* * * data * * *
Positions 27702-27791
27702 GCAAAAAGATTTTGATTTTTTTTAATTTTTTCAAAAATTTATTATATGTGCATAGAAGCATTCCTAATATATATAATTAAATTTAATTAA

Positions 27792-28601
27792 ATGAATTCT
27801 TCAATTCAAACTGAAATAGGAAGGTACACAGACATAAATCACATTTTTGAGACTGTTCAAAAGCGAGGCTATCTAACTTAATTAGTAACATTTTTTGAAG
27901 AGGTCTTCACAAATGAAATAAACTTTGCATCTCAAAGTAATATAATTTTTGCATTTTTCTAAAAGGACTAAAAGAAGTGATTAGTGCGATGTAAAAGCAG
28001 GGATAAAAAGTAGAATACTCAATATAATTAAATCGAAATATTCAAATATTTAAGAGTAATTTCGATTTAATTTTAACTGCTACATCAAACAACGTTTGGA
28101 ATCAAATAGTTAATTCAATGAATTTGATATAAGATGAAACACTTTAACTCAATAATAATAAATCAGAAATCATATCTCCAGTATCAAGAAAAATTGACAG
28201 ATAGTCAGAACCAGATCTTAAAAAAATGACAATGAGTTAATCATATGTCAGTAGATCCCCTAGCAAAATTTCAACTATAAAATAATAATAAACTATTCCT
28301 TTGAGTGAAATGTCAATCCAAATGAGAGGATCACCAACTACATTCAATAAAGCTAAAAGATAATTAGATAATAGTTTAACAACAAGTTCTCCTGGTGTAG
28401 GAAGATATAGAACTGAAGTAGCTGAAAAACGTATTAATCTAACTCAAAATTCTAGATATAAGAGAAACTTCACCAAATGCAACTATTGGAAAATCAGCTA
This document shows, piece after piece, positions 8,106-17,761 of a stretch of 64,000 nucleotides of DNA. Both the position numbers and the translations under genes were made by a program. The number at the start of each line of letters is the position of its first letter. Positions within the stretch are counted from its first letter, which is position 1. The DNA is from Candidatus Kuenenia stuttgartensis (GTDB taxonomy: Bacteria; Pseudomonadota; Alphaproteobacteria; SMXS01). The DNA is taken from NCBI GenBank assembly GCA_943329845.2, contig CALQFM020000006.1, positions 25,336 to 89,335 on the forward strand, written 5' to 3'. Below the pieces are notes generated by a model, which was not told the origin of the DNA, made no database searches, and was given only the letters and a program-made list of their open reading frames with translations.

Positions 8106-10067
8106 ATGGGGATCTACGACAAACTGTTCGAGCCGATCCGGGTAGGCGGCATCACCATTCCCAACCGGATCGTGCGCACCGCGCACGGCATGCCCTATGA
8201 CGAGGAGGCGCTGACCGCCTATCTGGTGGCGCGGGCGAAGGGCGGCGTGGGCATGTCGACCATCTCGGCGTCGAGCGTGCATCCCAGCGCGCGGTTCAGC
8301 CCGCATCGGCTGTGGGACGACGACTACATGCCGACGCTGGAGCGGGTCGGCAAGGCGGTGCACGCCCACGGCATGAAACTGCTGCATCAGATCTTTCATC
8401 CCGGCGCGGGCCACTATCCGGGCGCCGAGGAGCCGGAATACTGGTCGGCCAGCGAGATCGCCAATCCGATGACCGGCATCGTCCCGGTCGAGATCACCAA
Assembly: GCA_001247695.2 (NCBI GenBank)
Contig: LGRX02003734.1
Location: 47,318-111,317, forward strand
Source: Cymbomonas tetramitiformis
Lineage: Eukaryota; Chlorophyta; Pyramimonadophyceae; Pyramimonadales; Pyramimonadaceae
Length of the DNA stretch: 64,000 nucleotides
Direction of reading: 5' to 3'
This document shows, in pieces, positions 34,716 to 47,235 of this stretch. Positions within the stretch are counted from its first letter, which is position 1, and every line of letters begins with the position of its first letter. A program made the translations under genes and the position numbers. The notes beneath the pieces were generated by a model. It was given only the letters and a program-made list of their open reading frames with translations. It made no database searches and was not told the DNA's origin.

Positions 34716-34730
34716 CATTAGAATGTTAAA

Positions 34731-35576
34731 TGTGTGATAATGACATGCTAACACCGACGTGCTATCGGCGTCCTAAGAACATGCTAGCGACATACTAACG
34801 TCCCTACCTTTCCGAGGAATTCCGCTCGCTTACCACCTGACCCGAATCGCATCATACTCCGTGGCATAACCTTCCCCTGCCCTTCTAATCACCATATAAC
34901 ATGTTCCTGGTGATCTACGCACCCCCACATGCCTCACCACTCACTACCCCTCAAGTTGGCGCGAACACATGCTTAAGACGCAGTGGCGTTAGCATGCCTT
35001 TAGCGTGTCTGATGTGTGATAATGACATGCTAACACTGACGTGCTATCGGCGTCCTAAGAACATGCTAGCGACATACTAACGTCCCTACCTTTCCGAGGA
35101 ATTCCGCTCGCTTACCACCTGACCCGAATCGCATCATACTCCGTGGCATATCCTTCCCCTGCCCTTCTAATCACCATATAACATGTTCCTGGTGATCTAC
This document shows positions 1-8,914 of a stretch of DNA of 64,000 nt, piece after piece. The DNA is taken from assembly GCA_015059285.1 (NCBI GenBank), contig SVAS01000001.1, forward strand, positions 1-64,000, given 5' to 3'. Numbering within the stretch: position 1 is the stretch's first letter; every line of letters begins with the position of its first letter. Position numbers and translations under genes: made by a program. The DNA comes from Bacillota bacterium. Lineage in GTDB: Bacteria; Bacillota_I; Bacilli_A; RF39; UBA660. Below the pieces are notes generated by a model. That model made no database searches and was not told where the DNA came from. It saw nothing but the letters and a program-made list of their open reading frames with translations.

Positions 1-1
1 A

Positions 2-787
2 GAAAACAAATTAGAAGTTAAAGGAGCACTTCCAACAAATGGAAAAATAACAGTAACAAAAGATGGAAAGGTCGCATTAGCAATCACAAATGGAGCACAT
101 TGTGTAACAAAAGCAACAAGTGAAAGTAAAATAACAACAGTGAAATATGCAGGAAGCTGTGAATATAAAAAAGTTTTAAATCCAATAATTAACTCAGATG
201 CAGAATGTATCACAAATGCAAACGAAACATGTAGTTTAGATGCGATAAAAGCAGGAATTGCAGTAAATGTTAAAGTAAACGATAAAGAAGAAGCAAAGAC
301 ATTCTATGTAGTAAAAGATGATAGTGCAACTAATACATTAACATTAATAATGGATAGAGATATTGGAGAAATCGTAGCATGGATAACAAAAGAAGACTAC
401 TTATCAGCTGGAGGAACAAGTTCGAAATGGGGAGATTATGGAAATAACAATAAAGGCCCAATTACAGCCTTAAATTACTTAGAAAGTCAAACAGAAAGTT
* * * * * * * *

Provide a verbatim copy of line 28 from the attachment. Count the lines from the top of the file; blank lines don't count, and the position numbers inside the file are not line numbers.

Positions 34731-35576